Quantcast

Wolves ‘Established’ in Netherlands for First Time in 140 Years

Animals
This Europese wolf was photographed at Rotterdam Zoo in the Netherlands in 2014. Tim Strater / CC BY-SA 2.0

For the first time in 140 years, wolves have an official home in the Netherlands.

Ecologists told BBC Radio 4 that a female wolf they had been tracking had stayed in the country for six months and could therefore be called "established," BBC News reported Tuesday.


The ecologists had been tracking two females in the Hoge Veluwe nature reserve, which has now been designated as a wolf habitat, Dutch News reported. There is also evidence that a male wolf has been moving in and out of the area, and scientists told BBC that the wolves could form a pack within months.

Ecologist Hugh Jansman of Wageningen University, who had been commissioned to investigate wolves in the area, told Dutch News their return would benefit the local ecosystem.

"We shoot 50% of deer and 80% of boar to maintain a socially acceptable level. I think the wolves could do a lot of good," he said.

But park director Seger Emmanuel baron van Voorst tot Voorst disagreed.

"We are working hard on a daily basis to maintain the unique ecological balance of the park," he told EenVandaag, as Dutch News reported. "There will be big consequences if we let the wolves in."

The return of wolves to many European countries has been controversial. Most were driven out by hunting in the nineteenth century but have returned in recent years, BBC News reported. Since wolves returned to France from Italy in 1992, there have been 12,000 incidents reported of wolves attacking goats or sheep. Farmers have turned to protective measures like guard dogs or electric fencing, and can receive compensation from the government if these measures are in place and their flocks are still attacked.

Ecologist Roeland Vermeulen of Wolven in Nederland said that settled wolf populations were actually more likely to attack wild animals like deer or boar and that sheep were like "junk food" for transient or inexperienced wolves.

The first wolves entered the Netherlands from Germany in 2015, and four were sighted between November 2018 and January 2019, Dutch News reported.

Wolves killed 138 sheep in the Netherlands in the first half of 2018, BBC News reported, but experts noted that dogs kill around 13,000 sheep a year.

Ranger Leo Linnartz told Dutch News that the Netherlands was "an outstanding place" for wolves, but said that local and national governments should help farmers adjust. "We've learned from Germany that wolves can be taught that catching sheep is pointless," he said.

Vermeulen told the BBC Radio 4 that he thought the country had room for 22 packs of five to eight wolves each.


EcoWatch Daily Newsletter

Individual standing in Hurricane Harvey flooding and damage. Jill Carlson / Flickr / CC BY 2.0

By Allegra Kirkland, Jeremy Deaton, Molly Taft, Mina Lee and Josh Landis

Climate change is already here. It's not something that can simply be ignored by cable news or dismissed by sitting U.S. senators in a Twitter joke. Nor is it a fantastical scenario like The Day After Tomorrow or 2012 that starts with a single crack in the Arctic ice shelf or earthquake tearing through Los Angeles, and results, a few weeks or years later, in the end of life on Earth as we know it.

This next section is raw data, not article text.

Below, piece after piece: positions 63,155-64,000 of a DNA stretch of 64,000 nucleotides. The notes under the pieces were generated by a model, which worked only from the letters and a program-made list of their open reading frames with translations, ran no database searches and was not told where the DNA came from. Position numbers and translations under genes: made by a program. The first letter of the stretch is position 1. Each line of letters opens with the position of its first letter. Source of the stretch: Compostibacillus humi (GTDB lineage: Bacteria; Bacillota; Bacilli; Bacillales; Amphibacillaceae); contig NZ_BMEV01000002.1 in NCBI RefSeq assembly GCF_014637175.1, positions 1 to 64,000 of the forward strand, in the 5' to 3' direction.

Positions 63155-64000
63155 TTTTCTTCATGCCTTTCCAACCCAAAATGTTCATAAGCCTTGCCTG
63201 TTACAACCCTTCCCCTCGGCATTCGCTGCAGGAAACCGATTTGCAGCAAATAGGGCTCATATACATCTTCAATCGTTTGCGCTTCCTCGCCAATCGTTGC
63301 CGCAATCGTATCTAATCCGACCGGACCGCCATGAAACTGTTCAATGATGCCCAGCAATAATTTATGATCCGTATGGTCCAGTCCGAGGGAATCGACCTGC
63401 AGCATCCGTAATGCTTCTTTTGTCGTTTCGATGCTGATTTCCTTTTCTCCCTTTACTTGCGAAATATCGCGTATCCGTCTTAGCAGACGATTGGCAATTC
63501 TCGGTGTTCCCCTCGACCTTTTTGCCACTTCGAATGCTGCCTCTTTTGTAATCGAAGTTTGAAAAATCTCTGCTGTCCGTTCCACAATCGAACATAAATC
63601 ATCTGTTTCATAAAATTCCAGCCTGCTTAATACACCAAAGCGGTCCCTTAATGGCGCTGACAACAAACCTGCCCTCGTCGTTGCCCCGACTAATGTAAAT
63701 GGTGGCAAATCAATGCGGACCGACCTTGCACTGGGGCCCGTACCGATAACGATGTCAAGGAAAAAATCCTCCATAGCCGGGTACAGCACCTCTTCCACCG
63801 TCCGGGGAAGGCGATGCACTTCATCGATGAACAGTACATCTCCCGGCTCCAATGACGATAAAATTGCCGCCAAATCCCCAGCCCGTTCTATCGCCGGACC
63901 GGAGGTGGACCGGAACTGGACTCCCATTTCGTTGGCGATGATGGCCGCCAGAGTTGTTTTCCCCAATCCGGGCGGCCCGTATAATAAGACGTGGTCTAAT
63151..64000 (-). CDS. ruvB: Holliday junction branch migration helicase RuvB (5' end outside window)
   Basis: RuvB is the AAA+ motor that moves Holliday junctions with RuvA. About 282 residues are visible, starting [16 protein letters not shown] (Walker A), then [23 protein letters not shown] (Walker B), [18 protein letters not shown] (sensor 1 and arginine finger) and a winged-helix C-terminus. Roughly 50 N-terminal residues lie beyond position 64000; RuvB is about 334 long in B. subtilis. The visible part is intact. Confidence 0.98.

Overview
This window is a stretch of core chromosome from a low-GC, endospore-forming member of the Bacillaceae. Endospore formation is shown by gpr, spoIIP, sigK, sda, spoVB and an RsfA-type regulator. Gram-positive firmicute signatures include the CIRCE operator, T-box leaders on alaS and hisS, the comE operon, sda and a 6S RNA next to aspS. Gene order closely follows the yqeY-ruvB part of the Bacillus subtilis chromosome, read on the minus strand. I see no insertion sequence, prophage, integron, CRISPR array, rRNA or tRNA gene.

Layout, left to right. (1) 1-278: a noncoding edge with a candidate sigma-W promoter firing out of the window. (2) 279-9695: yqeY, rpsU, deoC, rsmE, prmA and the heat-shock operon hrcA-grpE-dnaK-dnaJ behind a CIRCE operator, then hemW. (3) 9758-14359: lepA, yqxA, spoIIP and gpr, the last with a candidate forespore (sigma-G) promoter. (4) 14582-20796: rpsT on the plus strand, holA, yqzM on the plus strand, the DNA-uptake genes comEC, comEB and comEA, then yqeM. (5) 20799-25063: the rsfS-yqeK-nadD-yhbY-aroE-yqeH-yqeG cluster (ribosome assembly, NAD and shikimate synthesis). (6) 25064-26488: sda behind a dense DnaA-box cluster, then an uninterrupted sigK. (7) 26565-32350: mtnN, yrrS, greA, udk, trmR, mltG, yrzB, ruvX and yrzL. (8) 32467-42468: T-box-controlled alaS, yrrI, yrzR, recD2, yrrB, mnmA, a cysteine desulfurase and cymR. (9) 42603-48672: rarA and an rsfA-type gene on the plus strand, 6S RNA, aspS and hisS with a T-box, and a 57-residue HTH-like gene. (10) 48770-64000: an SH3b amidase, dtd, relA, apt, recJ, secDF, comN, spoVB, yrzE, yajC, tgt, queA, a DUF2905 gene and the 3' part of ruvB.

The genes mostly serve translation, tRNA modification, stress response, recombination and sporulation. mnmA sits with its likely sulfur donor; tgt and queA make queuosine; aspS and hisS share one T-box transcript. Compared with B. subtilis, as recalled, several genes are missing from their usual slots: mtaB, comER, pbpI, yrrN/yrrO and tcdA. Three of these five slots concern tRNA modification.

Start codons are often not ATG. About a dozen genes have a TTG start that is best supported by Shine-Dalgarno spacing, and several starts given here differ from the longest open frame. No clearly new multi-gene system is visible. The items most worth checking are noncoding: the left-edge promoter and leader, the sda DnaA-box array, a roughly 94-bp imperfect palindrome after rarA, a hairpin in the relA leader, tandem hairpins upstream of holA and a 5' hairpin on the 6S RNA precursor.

Read More Show Less
A pregnant woman works out in front of the skyline of London. SHansche / iStock / Getty Images Plus

Air pollution particles that a pregnant woman inhales have the potential to travel through the lungs and breach the fetal side of the placenta, indicating that unborn babies are exposed to black carbon from motor vehicles and fuel burning, according to a study published in the journal Nature Communications.

Read More Show Less
Sponsored

Teen activist Greta Thunberg delivered a talking-to to members of Congress Tuesday during a meeting of the Senate Climate Change Task Force after politicians praised her and other youth activists for their efforts and asked their advice on how to fight climate change.

Read More Show Less
Ten feet of water flooded 20 percent of this Minot, North Dakota neighborhood in June 2011. DVIDSHUB / CC BY 2.0

By Jared Brey

When Hurricane Michael tore through the Florida panhandle last October, it killed at least 43 people, caused an estimated $25 billion in damage and destroyed thousands of homes.

Read More Show Less
A protestor holds up her hand covered with fake oil during a demonstration on the U.C. Berkeley campus in May 2010. Justin Sullivan / Getty Images

The University of California system will dump all of its investments from fossil fuels, as the Associated Press reported. The university system controls over $84 billion between its pension fund and its endowment. However, the announcement about its investments is not aimed to please activists.

Read More Show Less
Sponsored
Forest fire continues to blaze in Indonesesia on Sept. 18. WAHYUDI / AFP / Getty Images

Nearly 200 people have been arrested in Indonesia over their possible connections to the massive wildfires raging in the nation's forest, officials said this week.

Read More Show Less

By Ngozi Okonjo-Iweala

World leaders have a formidable task: setting a course to save our future. The extreme weather made more frequent and severe by climate change is here. This spring, devastating cyclones impacted 3 million people in Mozambique, Malawi and Zimbabwe. Record heatwaves are hitting Europe and other regions — this July was the hottest month in modern record globally. Much of India is again suffering severe drought.

Read More Show Less
Covering Climate Now / YouTube screenshot

By Mark Hertsgaard

The United Nations Secretary General says that he is counting on public pressure to compel governments to take much stronger action against what he calls the climate change "emergency."

Read More Show Less